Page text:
An iceberg that’s a quarter the size of Wales is poised to break off from an ice shelf in Antarctica, after a rift that’s been there for decades experienced a sudden growth spurt towards the end of 2016.
The Larsen C Ice Shelf is primed to lose a sizeable chunk of 5000 square kilometres (1900 square miles) after the existing crack suddenly grew by a whopping 18 km (eleven miles) in the second half of December.
Scientists from the Midas project, which is based at Swansea University and Aberystwyth University, have been studying the Larsen C Ice Shelf for three years and have said the iceberg is now “hanging by a thread”. This current event is not actually the ice shelf collapsing, but it does mean that in years or decades to come, Larsen C may follow the course of its unfortunate sibling Larsen B, which splintered and collapsed in the space of a month in 2002, they said.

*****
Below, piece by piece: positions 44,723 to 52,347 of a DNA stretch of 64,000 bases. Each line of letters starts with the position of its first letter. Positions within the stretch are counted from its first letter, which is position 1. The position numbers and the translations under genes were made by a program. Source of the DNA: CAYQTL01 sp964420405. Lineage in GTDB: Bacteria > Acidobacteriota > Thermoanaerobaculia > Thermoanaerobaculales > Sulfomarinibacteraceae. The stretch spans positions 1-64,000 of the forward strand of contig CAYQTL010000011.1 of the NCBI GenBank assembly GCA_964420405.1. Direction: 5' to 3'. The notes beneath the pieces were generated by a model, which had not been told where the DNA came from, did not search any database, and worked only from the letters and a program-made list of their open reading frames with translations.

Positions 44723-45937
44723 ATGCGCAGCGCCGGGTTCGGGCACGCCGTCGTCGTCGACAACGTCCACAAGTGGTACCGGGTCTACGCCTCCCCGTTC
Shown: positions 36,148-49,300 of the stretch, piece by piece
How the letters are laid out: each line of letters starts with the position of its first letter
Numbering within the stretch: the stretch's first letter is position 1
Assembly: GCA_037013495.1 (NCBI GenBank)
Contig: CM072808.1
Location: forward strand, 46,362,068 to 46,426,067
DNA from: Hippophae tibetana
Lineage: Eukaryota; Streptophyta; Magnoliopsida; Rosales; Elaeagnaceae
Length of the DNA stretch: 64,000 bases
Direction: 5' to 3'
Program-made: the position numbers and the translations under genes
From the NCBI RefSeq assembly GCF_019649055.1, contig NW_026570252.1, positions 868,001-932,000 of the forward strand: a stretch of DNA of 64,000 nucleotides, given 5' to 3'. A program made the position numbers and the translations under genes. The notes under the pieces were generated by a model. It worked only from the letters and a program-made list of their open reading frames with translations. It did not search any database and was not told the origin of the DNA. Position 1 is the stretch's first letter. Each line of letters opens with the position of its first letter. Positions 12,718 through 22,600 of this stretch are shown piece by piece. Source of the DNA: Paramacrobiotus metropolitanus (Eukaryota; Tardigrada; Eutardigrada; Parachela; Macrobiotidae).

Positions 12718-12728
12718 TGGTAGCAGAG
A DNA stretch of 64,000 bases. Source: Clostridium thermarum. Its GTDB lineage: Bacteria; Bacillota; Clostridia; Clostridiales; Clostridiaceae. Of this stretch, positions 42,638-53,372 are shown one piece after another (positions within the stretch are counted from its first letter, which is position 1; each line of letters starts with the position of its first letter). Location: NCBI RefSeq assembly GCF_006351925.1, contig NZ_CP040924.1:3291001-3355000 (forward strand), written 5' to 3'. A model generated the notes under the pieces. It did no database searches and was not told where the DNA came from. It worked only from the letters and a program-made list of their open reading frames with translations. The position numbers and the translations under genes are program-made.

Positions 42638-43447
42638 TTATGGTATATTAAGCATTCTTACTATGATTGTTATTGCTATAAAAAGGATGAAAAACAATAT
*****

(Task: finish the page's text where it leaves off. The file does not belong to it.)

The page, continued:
The growth in the crack was not “directly” associated with climate change, though warming temperatures in the Antarctic won’t have helped the stability of the ice, lead researcher from Swansea University Professor Adrian Luckman said.